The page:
Ch 11: Physical & Chemical Properties of Earth's Minerals

About This Chapter

Use this chapter's video lessons to study physical and chemical properties of minerals, including average atomic mass, ionic and covalent compounds, and the periodic table. You'll also find lessons covering the types of radioactive decay.

Physical & Chemical Properties of Earth's Minerals - Chapter Summary

This chapter uses short video lessons to help you study the properties of minerals. Get a quick review of the subatomic particles represented by an element's atomic number and average atomic mass. You'll also study the properties of ionic and covalent compounds' chemical bonds as well as common traits among groups and periods in the periodic table. If you need to revisit the differences between alpha, beta, and gamma decay, you'll find lessons on these topics as well. A short video explaining methods for calculating radioactive decay rounds out the chapter. Topics of instruction include:

  • Isotopes
  • Average atomic mass
  • Ionic compounds
  • Covalent compounds
  • The periodic table
  • Radioactive decay

Study the earth science topics you want to review with short videos featuring tags that allow you to navigate directly to the main points in each lesson. You can also scan the transcripts, which include key terms in bold print. When you're ready to test your understanding of these concepts, take the multiple-choice lesson and chapter quizzes to get some feedback on your progress.

7 Lessons in Chapter 11: Physical & Chemical Properties of Earth's Minerals
Test your knowledge with a 30-question chapter practice test
Atomic Number and Mass Number

1. Atomic Number and Mass Number

Atoms are the basic building blocks of everything around you. In order to really understand how atoms combine to form molecules, it's necessary to be familiar with their structure. In this lesson, we'll dissect atoms so we can see just what really goes into those little building blocks of matter.

Isotopes and Average Atomic Mass

2. Isotopes and Average Atomic Mass

When you drink a glass of water, you are actually drinking a combination of heavy water and light water. What's the difference? Is it harmful? This video will explain the difference between the two types of water and go into detail on the significance of the different isotopes of elements.

Ionic Compounds: Formation, Lattice Energy and Properties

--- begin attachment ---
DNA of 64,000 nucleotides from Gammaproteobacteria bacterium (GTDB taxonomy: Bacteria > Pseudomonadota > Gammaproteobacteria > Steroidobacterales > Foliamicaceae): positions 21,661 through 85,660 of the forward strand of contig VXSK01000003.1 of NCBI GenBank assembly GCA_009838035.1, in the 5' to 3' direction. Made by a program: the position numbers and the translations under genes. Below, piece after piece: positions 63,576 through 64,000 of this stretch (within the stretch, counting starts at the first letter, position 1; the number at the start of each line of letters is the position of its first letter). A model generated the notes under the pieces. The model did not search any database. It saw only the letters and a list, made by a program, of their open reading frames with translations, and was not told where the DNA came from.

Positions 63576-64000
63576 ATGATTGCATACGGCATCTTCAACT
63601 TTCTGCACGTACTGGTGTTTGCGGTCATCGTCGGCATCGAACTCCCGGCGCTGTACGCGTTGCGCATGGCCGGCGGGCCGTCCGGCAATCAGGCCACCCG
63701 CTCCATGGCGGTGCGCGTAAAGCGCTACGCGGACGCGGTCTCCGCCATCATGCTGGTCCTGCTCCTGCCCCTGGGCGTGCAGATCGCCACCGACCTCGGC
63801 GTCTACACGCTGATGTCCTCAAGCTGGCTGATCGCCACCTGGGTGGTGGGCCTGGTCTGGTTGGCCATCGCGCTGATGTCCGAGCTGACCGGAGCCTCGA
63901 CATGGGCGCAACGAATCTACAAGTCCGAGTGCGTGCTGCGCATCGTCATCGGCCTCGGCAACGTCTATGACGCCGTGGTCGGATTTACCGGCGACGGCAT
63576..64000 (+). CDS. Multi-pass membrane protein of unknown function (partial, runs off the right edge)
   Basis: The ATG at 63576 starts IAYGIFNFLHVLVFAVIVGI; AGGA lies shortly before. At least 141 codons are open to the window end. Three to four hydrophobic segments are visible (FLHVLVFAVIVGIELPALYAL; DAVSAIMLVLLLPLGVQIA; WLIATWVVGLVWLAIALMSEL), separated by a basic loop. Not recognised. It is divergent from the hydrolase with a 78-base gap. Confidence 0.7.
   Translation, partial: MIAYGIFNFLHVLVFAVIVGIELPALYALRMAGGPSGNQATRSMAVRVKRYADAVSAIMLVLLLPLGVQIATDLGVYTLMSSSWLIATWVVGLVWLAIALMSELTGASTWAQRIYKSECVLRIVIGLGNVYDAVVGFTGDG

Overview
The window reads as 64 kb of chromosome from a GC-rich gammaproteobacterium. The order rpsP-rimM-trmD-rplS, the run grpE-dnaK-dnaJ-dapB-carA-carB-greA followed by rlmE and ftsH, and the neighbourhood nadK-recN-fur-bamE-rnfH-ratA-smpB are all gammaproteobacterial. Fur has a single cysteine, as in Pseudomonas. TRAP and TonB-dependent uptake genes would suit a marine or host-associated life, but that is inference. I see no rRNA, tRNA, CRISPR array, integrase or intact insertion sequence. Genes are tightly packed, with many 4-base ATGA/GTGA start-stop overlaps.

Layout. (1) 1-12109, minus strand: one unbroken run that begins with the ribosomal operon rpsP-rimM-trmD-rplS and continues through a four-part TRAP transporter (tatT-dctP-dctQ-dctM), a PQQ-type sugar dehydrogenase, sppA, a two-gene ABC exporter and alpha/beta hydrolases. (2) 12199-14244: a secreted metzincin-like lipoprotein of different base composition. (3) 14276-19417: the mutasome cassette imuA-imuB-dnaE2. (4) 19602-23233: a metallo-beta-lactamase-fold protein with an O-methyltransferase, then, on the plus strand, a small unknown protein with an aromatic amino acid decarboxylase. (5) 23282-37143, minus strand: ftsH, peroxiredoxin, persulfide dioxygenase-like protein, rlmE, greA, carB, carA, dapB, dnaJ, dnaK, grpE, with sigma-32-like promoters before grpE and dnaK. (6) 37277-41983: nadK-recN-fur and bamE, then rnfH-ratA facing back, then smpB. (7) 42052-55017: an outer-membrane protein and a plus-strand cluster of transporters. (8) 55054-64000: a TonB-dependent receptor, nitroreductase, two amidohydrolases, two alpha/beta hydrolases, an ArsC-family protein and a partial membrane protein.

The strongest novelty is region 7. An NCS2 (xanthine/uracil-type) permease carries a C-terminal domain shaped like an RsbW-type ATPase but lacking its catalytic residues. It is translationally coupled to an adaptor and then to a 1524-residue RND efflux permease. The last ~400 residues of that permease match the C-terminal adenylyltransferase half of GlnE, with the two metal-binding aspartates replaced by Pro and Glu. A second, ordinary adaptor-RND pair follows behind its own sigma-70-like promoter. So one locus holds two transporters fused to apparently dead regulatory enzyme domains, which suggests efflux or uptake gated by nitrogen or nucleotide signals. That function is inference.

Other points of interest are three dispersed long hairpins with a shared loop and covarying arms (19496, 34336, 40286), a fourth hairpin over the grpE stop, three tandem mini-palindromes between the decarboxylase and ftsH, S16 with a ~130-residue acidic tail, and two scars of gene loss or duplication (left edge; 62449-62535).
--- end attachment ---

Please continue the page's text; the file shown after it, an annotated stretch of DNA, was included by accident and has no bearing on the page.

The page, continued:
3. Ionic Compounds: Formation, Lattice Energy and Properties

In this lesson, you'll learn about ionic compounds and how they form. Additionally, you'll learn the properties of ionic compounds, such as their high melting and boiling points, their ability to conduct electricity, and the fact that they form crystals.

Covalent Compounds: Properties, Naming & Formation

4. Covalent Compounds: Properties, Naming & Formation

Learn about covalent bonds, how covalent compounds are formed and the properties inherent to covalent compounds, such as low melting and boiling points, in this lesson. Also, learn what rules to follow to name simple covalent compounds.

The Periodic Table: Properties of Groups and Periods

5. The Periodic Table: Properties of Groups and Periods

How is the periodic table like the map you used on your last road trip? In this lesson, you will be introduced to the periodic table, the road map of chemists. We will discuss how the elements are organized and how you can use this organization to identify some of their major physical properties.

Types of Radioactive Decay and Their Effect on the Nucleus

6. Types of Radioactive Decay and Their Effect on the Nucleus

What is meant by the term 'radioactive'? In this lesson we will break down the three main types of nuclear decay particles and discuss their composition, their effect on the nucleus, and their applications.

Half-life: Calculating Radioactive Decay and Interpreting Decay Graphs

7. Half-life: Calculating Radioactive Decay and Interpreting Decay Graphs

What causes a radioactive particle to decay? We'll never really know, but our best guess lies in probability. In this lesson, we are going to focus on the half-life, a way of measuring the probability that a particle will react.

Chapter Practice Exam
Test your knowledge of this chapter with a 30 question practice chapter exam.
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Practice Final Exam
Test your knowledge of the entire course with a 50 question practice final exam.
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